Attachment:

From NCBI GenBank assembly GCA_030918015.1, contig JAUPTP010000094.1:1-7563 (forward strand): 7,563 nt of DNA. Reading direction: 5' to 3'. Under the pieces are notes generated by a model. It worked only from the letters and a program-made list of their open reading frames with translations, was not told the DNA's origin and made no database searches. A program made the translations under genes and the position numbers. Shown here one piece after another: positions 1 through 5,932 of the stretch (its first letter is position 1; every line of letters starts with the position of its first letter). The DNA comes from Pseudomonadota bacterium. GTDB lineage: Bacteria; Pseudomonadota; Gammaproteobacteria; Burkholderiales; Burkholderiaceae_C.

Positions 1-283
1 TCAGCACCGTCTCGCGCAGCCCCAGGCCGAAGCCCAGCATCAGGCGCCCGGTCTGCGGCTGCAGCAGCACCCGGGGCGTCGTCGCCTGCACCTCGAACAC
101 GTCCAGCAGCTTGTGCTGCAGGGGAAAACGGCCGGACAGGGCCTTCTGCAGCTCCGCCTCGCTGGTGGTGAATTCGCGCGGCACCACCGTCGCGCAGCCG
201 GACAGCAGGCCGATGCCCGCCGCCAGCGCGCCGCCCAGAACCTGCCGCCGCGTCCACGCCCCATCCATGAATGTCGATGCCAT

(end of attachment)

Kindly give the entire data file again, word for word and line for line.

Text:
From NCBI GenBank assembly GCA_030918015.1, contig JAUPTP010000094.1:1-7563 (forward strand): 7,563 nt of DNA. Reading direction: 5' to 3'. Under the pieces are notes generated by a model. It worked only from the letters and a program-made list of their open reading frames with translations, was not told the DNA's origin and made no database searches. A program made the translations under genes and the position numbers. Shown here one piece after another: positions 1 through 5,932 of the stretch (its first letter is position 1; every line of letters starts with the position of its first letter). The DNA comes from Pseudomonadota bacterium. GTDB lineage: Bacteria; Pseudomonadota; Gammaproteobacteria; Burkholderiales; Burkholderiaceae_C.

Positions 1-283
1 TCAGCACCGTCTCGCGCAGCCCCAGGCCGAAGCCCAGCATCAGGCGCCCGGTCTGCGGCTGCAGCAGCACCCGGGGCGTCGTCGCCTGCACCTCGAACAC
101 GTCCAGCAGCTTGTGCTGCAGGGGAAAACGGCCGGACAGGGCCTTCTGCAGCTCCGCCTCGCTGGTGGTGAATTCGCGCGGCACCACCGTCGCGCAGCCG
201 GACAGCAGGCCGATGCCCGCCGCCAGCGCGCCGCCCAGAACCTGCCGCCGCGTCCACGCCCCATCCATGAATGTCGATGCCAT